These are some emails from those we are joining in Angola, describing various aspects of the work. I think you will appreciate the reason for our enthusiasm in being used in this part of the world and we hope you will share our enthusiasm and further partner with us in this work.
From Steve Foster, a surgeon and the leader of the group (www.ceml.net) that we are joining in Lubango.
My prayer for the last 28 yrs ever since I climbed a volcano into an unreached peoples group the Vakuando was that we would be allowed to see a ministry develop that was focused on those who have no way of hearing the Gospel and no access to health care if someone didn’t go to them. In the southwest of Angola these people groups vary in size from a few thousand to up to a hundred thousand they are scattered over a region of 80,000 sq kms from the mouth of the Cunene river to almost Benguela over to Tchinkombe. Resources to reach them are scarce. I think we will have to be as creative as we can be to envision a strategy that comes bathed in prayer, GPS coordinates, and lots of sweat.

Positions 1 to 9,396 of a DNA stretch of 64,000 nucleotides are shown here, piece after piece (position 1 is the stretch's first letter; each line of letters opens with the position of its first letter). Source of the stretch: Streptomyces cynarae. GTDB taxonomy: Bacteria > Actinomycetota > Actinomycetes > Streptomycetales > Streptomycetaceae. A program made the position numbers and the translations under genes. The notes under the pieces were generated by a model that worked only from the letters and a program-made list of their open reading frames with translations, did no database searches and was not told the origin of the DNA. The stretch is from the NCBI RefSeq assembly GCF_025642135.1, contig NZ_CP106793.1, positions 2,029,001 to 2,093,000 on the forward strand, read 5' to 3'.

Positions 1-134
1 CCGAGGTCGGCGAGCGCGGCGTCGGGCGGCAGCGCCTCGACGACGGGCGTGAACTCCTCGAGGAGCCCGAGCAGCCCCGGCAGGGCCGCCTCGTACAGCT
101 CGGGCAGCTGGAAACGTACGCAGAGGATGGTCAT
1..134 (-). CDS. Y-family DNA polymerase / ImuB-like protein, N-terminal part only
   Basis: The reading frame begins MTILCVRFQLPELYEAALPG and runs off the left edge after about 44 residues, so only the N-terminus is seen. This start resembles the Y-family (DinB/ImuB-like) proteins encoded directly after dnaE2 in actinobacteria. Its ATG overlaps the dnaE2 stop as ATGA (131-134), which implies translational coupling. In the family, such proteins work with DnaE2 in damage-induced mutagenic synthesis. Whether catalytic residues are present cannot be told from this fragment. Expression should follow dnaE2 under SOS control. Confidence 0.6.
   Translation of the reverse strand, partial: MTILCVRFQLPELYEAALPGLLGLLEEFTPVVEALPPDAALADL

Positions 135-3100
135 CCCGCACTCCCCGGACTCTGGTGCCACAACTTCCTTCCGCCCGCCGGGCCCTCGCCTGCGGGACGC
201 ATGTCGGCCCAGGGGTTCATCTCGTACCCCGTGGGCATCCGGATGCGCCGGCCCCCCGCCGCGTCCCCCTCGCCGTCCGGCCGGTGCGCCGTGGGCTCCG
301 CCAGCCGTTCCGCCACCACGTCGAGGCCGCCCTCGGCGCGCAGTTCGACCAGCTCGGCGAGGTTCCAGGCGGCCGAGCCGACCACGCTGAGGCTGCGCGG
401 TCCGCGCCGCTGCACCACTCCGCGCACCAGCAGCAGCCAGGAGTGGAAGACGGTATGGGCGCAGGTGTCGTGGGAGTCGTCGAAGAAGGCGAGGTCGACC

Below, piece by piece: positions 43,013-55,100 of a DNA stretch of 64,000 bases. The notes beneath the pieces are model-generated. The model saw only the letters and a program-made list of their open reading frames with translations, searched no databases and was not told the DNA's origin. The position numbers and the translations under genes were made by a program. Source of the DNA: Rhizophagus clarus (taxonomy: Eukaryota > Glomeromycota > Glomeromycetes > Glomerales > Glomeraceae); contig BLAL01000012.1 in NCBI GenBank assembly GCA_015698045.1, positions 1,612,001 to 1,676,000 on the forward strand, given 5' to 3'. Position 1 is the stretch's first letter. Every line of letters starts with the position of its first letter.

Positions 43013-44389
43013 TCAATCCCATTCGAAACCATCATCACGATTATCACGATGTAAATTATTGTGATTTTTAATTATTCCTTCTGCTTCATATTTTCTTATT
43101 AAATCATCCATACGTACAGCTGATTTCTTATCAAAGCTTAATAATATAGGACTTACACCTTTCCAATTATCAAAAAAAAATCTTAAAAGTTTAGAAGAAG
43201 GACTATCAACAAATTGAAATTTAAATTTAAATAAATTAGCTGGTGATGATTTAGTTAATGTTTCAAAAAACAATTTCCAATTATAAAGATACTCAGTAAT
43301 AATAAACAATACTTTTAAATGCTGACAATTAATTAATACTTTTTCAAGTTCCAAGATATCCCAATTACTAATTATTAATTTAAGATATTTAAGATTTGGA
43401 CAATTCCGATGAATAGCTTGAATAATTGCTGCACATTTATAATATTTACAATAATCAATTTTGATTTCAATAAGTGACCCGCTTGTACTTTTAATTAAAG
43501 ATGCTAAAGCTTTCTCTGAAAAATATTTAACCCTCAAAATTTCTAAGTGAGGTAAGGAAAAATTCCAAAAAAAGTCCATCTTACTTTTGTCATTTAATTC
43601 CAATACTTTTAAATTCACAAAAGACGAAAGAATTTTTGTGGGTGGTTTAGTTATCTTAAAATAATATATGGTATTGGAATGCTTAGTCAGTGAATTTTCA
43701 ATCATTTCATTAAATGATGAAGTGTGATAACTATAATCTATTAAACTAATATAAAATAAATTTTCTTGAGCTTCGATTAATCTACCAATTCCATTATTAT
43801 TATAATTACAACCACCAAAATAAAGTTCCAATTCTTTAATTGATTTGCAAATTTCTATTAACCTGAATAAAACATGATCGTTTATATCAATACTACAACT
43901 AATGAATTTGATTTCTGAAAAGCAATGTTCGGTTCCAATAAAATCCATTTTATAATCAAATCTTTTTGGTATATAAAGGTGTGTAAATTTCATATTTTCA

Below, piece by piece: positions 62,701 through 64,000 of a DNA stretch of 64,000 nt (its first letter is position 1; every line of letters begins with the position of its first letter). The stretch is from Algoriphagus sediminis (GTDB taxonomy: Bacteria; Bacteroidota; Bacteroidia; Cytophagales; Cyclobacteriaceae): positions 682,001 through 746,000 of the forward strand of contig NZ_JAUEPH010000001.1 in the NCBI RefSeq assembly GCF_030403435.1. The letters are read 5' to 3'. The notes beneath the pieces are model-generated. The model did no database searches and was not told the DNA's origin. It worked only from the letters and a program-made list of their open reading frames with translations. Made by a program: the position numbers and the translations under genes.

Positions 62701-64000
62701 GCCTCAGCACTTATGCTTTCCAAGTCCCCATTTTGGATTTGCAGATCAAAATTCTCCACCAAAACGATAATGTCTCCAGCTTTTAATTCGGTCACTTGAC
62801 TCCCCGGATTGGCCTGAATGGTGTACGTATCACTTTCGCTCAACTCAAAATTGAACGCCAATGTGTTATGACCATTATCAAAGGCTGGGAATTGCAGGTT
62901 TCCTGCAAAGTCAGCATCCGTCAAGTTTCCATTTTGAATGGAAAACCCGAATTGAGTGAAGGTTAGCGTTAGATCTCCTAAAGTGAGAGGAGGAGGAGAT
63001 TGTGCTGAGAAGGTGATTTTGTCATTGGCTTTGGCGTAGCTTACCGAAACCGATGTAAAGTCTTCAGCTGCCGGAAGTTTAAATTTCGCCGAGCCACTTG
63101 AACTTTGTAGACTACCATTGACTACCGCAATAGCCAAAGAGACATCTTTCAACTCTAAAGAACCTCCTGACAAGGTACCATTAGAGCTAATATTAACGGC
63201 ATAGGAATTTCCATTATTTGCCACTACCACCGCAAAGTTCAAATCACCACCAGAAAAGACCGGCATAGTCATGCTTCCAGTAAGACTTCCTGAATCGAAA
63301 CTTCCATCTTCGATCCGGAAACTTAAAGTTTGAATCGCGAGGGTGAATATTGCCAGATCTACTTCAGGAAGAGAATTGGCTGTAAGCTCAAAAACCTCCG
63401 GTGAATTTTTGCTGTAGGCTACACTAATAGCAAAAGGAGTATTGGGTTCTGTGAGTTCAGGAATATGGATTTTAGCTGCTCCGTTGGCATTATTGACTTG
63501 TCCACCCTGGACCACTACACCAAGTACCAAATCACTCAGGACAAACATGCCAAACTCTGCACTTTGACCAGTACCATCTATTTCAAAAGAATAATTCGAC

Another email from Steve…
At the outset we are looking at regular visits to the Health Post at Tchinkombe ranch some 200 km south east of Lubango where a work amongst the unreached Mungambwe has been started by my brother and sister-in-law some 20 yrs ago They have 300 people on the 50,000 acre cattle ranch and serve several farms around them with an aggregate of several thousand people. At present, children’s vaccine teams come once a month from our sister work at rio de Huila. There are now perhaps 50 Mungambwe following the Lord out of an estimated 120,000. A new air strip will be inaugurated this week as at times the trip can be 4-5 hrs by 4×4 as heavy sand can be real challenge.
The second site is run by the Evangelical Lutherans at Chavikua 400 km due south of us here in Lubango in the deep Cunene province. It is 12 hrs by 4×4 has no airstrip yet but is squarely amongst the Ovahimba people reckoned by National Geographic to be the 4th most primitive peoples on earth. Known number of Christians in Angola are a few dozen max.